Buying new vs. resale homes
House hunting? Consider these 11 points when deciding between a new build and resale home.
After watching his sister toil with the so-called quirks of renovating a 100-year-old Victorian home in downtown Toronto, Peter Moffatt took a very different tact, opting instead for a new build on the outskirts of Cambridge, Ont.
"I liked the idea of everything being brand new, from your floors to your countertops -- you don't feel like you're inheriting someone else's mess," says Moffatt, who is among the 25 per cent of homebuyers who purchase a brand new home.
It's an age-old debate -- the pros and cons of buying a new versus resale home. Doug Blackstock of Royal LePage in Kingston, Ont., says it really comes down to the buyer's mindset. "People value different things and both options have their advantages and disadvantages."
Davide Baldassarra agrees. He's done both and is now in the middle of renovating a new-to-him house in Mono, Ont. "The established trees and landscaping is huge plus."
Not sure which is right for you? Here are 11 points to consider:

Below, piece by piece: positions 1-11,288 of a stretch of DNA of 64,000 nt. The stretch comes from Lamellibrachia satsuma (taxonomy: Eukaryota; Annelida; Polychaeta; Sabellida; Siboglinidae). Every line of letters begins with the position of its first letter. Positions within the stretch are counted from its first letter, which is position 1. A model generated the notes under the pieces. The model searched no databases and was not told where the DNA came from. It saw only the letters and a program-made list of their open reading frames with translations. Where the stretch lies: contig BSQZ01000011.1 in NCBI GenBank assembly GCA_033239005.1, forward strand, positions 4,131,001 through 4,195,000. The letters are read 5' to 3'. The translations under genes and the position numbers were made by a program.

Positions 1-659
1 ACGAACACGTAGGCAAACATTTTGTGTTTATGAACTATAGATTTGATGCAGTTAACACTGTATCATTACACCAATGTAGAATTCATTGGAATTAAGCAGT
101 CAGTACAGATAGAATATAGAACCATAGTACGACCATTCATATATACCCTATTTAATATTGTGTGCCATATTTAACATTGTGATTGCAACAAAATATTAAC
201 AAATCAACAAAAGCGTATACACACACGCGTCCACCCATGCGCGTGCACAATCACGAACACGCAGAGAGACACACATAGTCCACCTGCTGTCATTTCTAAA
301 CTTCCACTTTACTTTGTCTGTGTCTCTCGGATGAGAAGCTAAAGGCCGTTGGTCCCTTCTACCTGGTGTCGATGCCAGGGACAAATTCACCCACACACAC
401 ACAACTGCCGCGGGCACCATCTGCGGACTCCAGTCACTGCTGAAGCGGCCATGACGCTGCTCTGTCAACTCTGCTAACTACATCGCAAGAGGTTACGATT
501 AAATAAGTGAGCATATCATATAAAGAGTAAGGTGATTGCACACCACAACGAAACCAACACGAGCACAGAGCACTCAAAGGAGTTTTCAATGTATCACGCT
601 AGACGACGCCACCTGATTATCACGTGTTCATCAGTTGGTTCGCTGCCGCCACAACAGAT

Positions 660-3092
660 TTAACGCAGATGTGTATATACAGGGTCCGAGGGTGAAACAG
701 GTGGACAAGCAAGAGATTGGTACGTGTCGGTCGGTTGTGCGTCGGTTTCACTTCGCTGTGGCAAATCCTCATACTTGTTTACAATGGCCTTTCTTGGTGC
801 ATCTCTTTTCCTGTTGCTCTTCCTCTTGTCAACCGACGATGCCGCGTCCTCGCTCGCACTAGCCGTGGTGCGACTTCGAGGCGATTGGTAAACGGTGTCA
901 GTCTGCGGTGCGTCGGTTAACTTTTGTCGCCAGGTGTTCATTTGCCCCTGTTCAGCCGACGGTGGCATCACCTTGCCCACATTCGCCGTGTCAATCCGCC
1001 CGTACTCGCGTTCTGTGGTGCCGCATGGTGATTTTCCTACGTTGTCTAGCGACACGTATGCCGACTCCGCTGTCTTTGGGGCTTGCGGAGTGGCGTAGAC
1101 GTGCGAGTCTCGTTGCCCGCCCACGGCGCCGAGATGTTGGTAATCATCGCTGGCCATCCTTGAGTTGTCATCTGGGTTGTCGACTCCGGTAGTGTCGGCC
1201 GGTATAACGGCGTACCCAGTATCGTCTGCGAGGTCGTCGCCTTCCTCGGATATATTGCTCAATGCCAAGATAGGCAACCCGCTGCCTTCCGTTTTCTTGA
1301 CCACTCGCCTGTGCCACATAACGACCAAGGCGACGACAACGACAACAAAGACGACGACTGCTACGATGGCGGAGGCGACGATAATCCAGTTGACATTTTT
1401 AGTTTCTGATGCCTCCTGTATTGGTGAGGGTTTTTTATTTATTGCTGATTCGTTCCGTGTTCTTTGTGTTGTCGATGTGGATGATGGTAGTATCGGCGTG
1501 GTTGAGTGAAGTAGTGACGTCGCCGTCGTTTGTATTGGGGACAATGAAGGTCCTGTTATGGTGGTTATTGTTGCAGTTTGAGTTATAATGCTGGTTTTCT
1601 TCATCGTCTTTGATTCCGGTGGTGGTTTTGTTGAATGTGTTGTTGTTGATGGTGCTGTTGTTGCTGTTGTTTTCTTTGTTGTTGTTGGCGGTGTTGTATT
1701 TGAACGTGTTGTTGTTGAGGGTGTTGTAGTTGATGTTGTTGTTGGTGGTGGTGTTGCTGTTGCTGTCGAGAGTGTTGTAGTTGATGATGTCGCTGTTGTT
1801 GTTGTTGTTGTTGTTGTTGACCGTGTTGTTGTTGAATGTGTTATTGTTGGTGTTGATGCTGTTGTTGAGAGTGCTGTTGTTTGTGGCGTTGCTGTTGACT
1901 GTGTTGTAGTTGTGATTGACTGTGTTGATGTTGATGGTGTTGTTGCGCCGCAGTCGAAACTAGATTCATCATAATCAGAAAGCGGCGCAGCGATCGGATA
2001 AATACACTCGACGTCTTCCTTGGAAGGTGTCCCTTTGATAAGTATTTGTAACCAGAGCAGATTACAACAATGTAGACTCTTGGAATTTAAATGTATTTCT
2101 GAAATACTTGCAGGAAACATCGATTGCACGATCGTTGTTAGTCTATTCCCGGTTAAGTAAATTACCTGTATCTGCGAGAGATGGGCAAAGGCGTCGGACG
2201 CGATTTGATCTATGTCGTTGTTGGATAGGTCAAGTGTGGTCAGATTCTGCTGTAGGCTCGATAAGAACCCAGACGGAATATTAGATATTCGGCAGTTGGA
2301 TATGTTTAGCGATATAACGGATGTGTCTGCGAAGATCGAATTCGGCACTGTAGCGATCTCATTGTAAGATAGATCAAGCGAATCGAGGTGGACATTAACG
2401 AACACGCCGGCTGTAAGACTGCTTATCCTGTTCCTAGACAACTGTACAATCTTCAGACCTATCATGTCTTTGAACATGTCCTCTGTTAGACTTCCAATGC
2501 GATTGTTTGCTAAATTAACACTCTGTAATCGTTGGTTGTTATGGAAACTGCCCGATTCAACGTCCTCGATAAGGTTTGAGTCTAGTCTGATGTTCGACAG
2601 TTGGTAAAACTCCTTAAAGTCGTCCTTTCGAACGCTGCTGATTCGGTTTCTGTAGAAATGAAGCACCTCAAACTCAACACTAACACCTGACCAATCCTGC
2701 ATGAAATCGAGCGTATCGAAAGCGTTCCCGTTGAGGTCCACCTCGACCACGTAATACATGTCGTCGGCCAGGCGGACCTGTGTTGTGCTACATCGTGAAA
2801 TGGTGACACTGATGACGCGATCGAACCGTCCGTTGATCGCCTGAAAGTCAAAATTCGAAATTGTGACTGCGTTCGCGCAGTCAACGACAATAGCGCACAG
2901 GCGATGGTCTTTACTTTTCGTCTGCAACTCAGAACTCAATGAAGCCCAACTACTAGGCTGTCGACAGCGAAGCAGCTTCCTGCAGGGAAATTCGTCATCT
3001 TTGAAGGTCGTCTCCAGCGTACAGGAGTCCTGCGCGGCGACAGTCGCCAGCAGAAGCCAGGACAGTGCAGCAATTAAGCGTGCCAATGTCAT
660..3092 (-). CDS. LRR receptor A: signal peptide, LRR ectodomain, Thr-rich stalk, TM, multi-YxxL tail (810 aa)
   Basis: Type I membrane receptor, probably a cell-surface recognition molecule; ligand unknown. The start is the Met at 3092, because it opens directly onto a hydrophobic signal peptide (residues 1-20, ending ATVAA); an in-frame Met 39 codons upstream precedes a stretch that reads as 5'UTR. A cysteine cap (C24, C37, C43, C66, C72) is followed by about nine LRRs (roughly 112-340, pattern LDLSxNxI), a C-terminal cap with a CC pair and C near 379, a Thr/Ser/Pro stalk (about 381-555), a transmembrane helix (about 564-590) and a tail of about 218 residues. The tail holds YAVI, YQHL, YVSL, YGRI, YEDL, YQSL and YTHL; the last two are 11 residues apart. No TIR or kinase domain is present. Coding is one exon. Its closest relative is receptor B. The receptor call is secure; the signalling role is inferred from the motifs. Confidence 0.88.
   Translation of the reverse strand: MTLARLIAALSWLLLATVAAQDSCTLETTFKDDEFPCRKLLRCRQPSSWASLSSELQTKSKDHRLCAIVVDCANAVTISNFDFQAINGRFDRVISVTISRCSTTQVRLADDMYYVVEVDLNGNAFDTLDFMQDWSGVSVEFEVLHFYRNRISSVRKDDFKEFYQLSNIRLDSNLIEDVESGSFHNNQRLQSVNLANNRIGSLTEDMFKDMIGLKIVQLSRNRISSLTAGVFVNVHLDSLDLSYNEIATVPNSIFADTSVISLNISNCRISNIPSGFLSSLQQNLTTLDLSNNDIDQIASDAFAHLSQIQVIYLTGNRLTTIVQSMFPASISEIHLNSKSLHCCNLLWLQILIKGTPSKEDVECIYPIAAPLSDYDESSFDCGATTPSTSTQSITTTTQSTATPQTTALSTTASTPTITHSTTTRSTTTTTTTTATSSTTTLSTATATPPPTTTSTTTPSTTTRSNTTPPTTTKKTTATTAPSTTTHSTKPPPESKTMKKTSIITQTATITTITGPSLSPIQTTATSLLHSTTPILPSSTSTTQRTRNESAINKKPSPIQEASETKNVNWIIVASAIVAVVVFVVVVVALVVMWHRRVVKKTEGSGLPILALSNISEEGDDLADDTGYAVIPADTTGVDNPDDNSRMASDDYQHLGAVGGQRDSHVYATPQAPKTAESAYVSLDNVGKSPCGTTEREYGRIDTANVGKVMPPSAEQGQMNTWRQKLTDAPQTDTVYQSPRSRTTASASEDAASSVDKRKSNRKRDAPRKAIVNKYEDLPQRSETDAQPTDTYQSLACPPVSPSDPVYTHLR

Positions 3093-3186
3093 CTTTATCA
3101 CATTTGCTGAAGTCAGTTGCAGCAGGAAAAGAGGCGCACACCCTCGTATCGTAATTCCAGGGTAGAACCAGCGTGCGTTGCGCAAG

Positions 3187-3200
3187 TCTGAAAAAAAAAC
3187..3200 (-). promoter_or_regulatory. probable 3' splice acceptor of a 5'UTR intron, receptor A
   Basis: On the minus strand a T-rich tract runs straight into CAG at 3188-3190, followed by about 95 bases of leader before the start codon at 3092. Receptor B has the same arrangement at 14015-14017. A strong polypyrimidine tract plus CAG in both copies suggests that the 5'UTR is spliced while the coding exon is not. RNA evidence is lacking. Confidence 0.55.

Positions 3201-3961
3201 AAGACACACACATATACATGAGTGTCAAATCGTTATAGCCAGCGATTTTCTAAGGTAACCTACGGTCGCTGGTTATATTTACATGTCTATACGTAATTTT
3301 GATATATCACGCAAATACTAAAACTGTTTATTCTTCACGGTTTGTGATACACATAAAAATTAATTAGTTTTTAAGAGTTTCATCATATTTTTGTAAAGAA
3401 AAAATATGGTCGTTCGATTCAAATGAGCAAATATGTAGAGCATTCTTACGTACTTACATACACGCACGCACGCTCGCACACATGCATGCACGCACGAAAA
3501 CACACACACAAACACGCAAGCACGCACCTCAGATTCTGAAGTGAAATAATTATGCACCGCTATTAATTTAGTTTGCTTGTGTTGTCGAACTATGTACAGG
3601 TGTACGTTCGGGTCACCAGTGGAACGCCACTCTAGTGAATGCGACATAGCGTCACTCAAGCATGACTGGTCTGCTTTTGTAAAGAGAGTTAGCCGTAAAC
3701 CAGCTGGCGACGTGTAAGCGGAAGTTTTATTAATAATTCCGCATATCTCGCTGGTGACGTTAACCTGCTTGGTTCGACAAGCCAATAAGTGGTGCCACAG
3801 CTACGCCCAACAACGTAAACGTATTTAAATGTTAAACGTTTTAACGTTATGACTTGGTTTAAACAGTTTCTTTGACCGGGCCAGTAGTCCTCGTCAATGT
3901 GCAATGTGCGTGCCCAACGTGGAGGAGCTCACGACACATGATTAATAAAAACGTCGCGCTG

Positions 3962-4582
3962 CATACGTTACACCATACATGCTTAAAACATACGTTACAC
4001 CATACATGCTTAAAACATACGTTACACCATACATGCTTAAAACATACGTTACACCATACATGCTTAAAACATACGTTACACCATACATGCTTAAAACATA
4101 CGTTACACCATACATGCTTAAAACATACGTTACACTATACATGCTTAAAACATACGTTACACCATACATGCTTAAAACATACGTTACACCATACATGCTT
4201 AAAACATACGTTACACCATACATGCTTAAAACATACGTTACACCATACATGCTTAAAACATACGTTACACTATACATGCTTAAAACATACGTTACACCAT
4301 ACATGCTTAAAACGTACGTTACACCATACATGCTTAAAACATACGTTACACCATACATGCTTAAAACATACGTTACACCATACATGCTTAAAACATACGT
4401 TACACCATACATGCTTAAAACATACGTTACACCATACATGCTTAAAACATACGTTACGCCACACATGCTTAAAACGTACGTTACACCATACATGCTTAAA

Character: Older homes tend to be celebrated for character and (depending on age) quality of workmanship. However, if layout or features aren't exactly to your liking, renovations are a consideration. "You have limitations as many walls are fixed and it's very costly to reconfigure," says Baldassarra, adding with a new home you build it the way you want it.
Customize: The great thing about a new build is you can customize everything -- from cabinets to floors to paint and window coverings. When you take possession your home will be in move-in condition. On the downside, says Moffatt, "You're not supposed to wallpaper for a year or finish your basement for the first five years."
Costs: With resale homes you go in expecting to negotiate price, but there is little wiggle room with most new builds. And, the starting price is just that -- a starting price, says Blackstock: "I've never seen anybody go in and pay $250,000 for what's advertised as a $250,000 house." Standard materials tend to be on the cheaper side, so if you want to make your new build truly your own, you'll want upgrades for which you'll pay a premium.
New isn't perfect: Just because a home is new doesn't mean there won't be any issues. "As your house settles things pop up -- you just hope it happens before your warranty expires," says Moffatt. Mitigate risk by hiring a home inspector and ensuring you have a comprehensive warranty.
Know thy builder: "Some of the builders go out of their way to please clients because they know what goes around comes around; some use cheap materials and cut corners," says Blackstock. "Research your builder and ask what they'll do for you and what they won't."
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